We currently live in an organisational world. Organisations are a vital part of our society and serve several important needs and demands. How an organisation is managed in relation to actions of management and the decisions made have an impact on all concerned including other organisations, the community environment as well as individuals. Organisations can be formal or informal. Formal organisations are planned and structured. They have policies, rules and regulations, concerned with co-ordination and their structure consists of objectives, tasks and goals.
Informal organisations are less formal in terms of structure. They are more loosely and flexibly structured than formal groups, They have additional channels for communication, are motivational and their informal activities can have economic consequences. Goals set by organisations can give an indication of an organisation’s character and are the basis for the policies and practices implemented and utilised. Goals should be carefully drawn up, understandable, subject to alignment and contain a time element.
Specific goals within an organisation add clarity and are generally group specific. Operational goals relate to the operation of the organisation i. e. how they run themselves and operate. The management processes and the choice of structure are set within operational goals. Structure within an organisation is imperative as it can affect productivity and performance, morale and satisfaction, and poor structure makes good performance impossible. Goals also serve as a basis for an evaluation of change. “Good organisation structure does not by itself produce good performance.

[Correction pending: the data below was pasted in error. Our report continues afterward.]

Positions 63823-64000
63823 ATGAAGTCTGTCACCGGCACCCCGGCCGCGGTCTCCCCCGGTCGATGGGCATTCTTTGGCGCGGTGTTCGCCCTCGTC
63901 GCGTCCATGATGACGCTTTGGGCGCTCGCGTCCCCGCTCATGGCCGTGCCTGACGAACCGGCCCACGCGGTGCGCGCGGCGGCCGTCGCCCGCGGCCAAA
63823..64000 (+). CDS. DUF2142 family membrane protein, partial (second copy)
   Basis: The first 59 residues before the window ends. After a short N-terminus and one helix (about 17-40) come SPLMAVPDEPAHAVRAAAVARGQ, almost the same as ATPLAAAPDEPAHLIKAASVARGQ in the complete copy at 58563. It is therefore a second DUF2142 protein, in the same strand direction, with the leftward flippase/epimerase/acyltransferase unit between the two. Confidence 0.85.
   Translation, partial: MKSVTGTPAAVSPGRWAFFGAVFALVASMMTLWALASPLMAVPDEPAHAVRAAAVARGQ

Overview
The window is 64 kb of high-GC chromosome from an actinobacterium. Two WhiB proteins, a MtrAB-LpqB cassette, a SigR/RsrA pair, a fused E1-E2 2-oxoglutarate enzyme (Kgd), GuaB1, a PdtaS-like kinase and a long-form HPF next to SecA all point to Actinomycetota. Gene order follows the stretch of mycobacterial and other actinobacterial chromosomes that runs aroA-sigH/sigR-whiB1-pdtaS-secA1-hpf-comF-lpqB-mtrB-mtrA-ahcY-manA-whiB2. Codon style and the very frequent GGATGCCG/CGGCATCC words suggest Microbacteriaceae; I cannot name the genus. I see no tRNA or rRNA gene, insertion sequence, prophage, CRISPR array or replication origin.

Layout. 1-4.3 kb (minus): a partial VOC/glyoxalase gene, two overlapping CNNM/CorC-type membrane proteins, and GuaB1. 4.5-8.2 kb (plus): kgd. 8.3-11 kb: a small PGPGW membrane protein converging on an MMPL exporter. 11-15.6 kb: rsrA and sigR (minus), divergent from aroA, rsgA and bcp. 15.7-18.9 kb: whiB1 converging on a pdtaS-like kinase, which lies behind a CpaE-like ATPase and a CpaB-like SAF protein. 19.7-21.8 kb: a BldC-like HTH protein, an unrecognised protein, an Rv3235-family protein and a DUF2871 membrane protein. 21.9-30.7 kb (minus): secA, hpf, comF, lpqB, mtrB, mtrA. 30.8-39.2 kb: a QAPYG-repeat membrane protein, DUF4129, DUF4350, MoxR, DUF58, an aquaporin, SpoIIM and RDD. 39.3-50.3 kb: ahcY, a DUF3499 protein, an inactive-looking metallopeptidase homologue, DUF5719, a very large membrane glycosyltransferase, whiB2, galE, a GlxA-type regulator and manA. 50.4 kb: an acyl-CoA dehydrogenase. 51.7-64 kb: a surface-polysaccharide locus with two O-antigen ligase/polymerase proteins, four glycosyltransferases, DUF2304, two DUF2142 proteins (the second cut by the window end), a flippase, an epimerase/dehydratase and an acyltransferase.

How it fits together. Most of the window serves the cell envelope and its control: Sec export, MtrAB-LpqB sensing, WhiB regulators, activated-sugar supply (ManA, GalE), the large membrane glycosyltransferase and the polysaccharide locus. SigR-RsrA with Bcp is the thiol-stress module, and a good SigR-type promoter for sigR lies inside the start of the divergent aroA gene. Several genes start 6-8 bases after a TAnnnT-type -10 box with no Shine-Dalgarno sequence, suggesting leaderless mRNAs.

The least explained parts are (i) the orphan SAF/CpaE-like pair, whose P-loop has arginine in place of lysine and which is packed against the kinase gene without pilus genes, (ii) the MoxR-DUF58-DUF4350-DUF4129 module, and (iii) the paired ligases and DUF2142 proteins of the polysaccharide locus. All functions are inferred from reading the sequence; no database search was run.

But a poor organisation structure makes good performance impossible, no matter how good the individual managers may be”. (Drucker in Mullins (2005) p597) NEED FOR ORGANISATIONAL CHANGE Change to some spells fear and apprehension of the unknown. Organisational change within a company is necessary and can be activated by the need to respond to new opportunities, new challenges and/or to respond to government legislation. External forces for change can be influenced by new technologies, competition, politics, legislation, tax structures, anticipation of future opportunities and market forces.
Organisational change within the Private Sector is necessary due to pressures from various environments. Some pressures for change can be due to changing patterns of work and the nature of the workforce, customer expectations and conflict within. Organisations must be able to change and adapt, if not they may be ripe for takeover, subject to supervision, become stagnant or in terms of a Housing Association for example, receive no Social Housing Grant. In order to adapt and promote change it is imperative to clearly define 1) the nature of any of the proposed changes and 2) the origin of the need to change.